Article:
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Infection biology training network: shaping the future of infectious diseases treatments

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A lesson on pathogen manipulation of host immunity

Drug-resistant infections kill thousands of people annually and these numbers are expected to rise. There is an overall consensus on the need for novel effective therapeutics.


According to the World Health Organization, Klebsiella pneumoniae is considered a health-threatening microbe and antibiotic-resistant strains pose a serious clinical problem in many hospitals worldwide. The lack of antimicrobials and antiviral therapies combined with the very few new drugs that have entered the market in the past years emphasise the need for novel targets and compounds. Delineating the mechanisms employed by human pathogens to evade host immunity will set the grounds for the development of innovative therapies that enhance innate resistance to infection. The EU-funded INBIONET (Infection biology training network: shaping the future of infectious diseases treatments) project embarked on the analysis of bacteria, viruses and enteric parasites to identify cellular pathways important for infection as well as pathogen determinants involved in disease progression. Their work focused mainly on Klebsiella pneumoniae, Helicobacter pylori, Streptococcus species, and vaccinia and influenza viruses. A new strategy for the identification of drug targets ‘Interference with pathogen virulence and signalling pathways hijacked by pathogens for their own benefit is thought to apply less selective pressure for the development of resistance than traditional strategies, which kill pathogens or prevent their growth,’ explains project coordinator Prof. Bengoechea. Researchers investigated how innate immune system manipulation could be utilised to tackle infections. They uncovered several hitherto unknown anti-immune strategies employed by human bacterial pathogens. Scientists observed that although each pathogen employed unique molecular pathways, they all exploited the same mechanisms that our body uses to return to homeostasis upon infection. The most common anti-immune strategy employed by pathogens was interference of their detection. This was exemplified by Klebsiella pneumoniae, which manipulated macrophages to avoid immune control. A signalling pathway dependent on the production of interferons – currently known to be employed by the host against viruses – was illuminated. Scientists discovered that interferons help defend us against bacterial infections and minimise tissue damage. Using interferons, they were able to fight Klebsiella pneumoniae infection and decipher the strategies used by the pathogen to counteract the beneficial effect of interferons. Innovative technologies The INBIONET consortium developed several new ex vivo models to investigate host-microbe interactions. These included three-dimensional organoids to assess the immune response to Helicobacter pylori, the causative agent of gastric cancer as well as an ex vivo lung infection model to investigate Klebsiella pneumoniae. Additional cell-based assays were generated for high-throughput screenings, to determine pathogen effects on the activation of immune defence pathways and cell-intrinsic immunity. Furthermore, the consortium developed pre-clinical models to investigate compounds targeting cellular components for the potential to clear infections. These models have important translational impact and have been instrumental to investigate the health problem of viral-bacterial co-infections. From a drug discovery perspective, scientists will test now a number of drugs already approved for use in humans against Klebsiella pneumoniae. Given the extensive body of evidence available on the pharmacodynamics, lack of toxicity and potential side effects for these drugs, researchers envisage a fast transition to clinical trials. ‘A cornerstone of our programme was the truly collaborative nature of our research bridging different fields of research, and providing an unprecedented opportunity to train early stage researchers at the cutting edge of infection biology research,’ states Prof. Bengoechea. Raising public awareness on antibiotic resistance and the threat of multidrug resistant pathogens was equally important and was made through a public engagement programme and the project website. Overall, the INBIONET findings significantly advance our understanding of microbial strategies and will undoubtedly shape the future treatments of infections.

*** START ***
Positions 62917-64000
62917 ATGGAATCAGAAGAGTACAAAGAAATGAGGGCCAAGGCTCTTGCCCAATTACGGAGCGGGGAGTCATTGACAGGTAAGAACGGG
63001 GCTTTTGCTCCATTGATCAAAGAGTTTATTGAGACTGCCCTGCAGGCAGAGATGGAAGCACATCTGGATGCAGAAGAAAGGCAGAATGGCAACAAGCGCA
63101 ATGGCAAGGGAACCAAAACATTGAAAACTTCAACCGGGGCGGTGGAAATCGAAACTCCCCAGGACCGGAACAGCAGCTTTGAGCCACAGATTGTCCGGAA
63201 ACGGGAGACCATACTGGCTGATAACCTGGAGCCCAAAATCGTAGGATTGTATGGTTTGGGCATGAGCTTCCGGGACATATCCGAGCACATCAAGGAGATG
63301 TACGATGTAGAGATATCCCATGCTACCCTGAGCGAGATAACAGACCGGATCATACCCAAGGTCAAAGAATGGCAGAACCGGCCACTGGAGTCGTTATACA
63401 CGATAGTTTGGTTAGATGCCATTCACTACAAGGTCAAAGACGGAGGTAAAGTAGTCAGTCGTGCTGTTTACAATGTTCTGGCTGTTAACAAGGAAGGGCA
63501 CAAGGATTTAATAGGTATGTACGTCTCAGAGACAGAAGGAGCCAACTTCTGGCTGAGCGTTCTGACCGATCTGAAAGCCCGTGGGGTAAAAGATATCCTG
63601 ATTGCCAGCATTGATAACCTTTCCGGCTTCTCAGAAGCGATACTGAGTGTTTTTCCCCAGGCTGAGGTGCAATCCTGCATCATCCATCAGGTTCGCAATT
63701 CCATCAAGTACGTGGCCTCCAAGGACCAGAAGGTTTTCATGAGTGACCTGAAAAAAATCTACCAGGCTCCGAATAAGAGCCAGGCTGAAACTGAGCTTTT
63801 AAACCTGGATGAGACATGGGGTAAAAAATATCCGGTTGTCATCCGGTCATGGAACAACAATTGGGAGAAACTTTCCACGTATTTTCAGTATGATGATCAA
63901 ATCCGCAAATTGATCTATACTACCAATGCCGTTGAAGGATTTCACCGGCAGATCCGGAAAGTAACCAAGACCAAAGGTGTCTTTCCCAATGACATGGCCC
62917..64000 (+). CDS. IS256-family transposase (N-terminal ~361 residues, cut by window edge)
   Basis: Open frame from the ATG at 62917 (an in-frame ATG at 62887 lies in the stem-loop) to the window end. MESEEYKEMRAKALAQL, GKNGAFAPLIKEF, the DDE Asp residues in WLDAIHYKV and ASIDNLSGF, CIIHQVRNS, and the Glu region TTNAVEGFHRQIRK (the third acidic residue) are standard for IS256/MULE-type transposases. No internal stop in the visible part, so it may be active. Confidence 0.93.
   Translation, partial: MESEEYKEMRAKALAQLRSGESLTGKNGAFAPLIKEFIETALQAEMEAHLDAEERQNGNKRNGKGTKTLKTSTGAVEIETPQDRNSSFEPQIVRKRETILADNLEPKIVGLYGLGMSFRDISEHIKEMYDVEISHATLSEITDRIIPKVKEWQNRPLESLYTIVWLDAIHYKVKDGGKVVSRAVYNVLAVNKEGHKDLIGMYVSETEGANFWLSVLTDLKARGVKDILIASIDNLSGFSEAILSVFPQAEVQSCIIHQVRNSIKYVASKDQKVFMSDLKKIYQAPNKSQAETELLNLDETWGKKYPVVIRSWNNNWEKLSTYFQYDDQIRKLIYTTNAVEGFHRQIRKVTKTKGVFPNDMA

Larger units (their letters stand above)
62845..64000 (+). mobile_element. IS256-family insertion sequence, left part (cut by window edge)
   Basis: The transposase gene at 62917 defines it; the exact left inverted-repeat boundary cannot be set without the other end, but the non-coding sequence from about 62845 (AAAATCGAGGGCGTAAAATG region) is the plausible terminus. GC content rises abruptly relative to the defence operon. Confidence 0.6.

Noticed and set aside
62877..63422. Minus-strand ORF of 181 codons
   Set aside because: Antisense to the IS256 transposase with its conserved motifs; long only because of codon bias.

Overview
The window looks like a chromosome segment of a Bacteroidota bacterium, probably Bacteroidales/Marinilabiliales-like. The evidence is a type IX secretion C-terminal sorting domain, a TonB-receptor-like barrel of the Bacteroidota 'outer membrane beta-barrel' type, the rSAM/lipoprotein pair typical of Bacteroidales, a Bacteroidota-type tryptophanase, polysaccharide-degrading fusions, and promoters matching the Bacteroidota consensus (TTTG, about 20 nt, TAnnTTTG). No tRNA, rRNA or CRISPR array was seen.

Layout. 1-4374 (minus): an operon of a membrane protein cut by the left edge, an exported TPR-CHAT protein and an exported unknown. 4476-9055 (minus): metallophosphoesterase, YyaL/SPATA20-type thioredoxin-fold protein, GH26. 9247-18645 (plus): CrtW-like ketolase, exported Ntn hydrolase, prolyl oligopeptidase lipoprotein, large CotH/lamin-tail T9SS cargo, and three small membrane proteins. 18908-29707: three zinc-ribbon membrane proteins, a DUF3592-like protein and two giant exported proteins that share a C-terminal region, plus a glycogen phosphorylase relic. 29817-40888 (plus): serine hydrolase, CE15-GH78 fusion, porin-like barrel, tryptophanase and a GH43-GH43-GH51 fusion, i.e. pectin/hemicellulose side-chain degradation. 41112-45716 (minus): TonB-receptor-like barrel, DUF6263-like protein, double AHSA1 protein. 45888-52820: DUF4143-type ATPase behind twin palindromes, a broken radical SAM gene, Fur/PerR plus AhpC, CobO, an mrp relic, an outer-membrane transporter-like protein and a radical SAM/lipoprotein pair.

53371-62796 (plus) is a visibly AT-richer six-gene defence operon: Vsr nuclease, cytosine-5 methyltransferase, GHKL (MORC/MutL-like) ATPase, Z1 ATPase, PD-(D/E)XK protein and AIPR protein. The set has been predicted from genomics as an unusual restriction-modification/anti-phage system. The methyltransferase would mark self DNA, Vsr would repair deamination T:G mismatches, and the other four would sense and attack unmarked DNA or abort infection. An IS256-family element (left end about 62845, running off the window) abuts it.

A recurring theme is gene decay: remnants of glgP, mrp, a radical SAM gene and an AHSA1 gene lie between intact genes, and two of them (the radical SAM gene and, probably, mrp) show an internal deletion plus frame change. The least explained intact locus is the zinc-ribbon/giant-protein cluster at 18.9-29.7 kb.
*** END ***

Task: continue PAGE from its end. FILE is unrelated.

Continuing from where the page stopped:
Antibiotic-resistant bacteria, Klebsiella pneumoniae, immunity, INBIONET, macrophage, interferon

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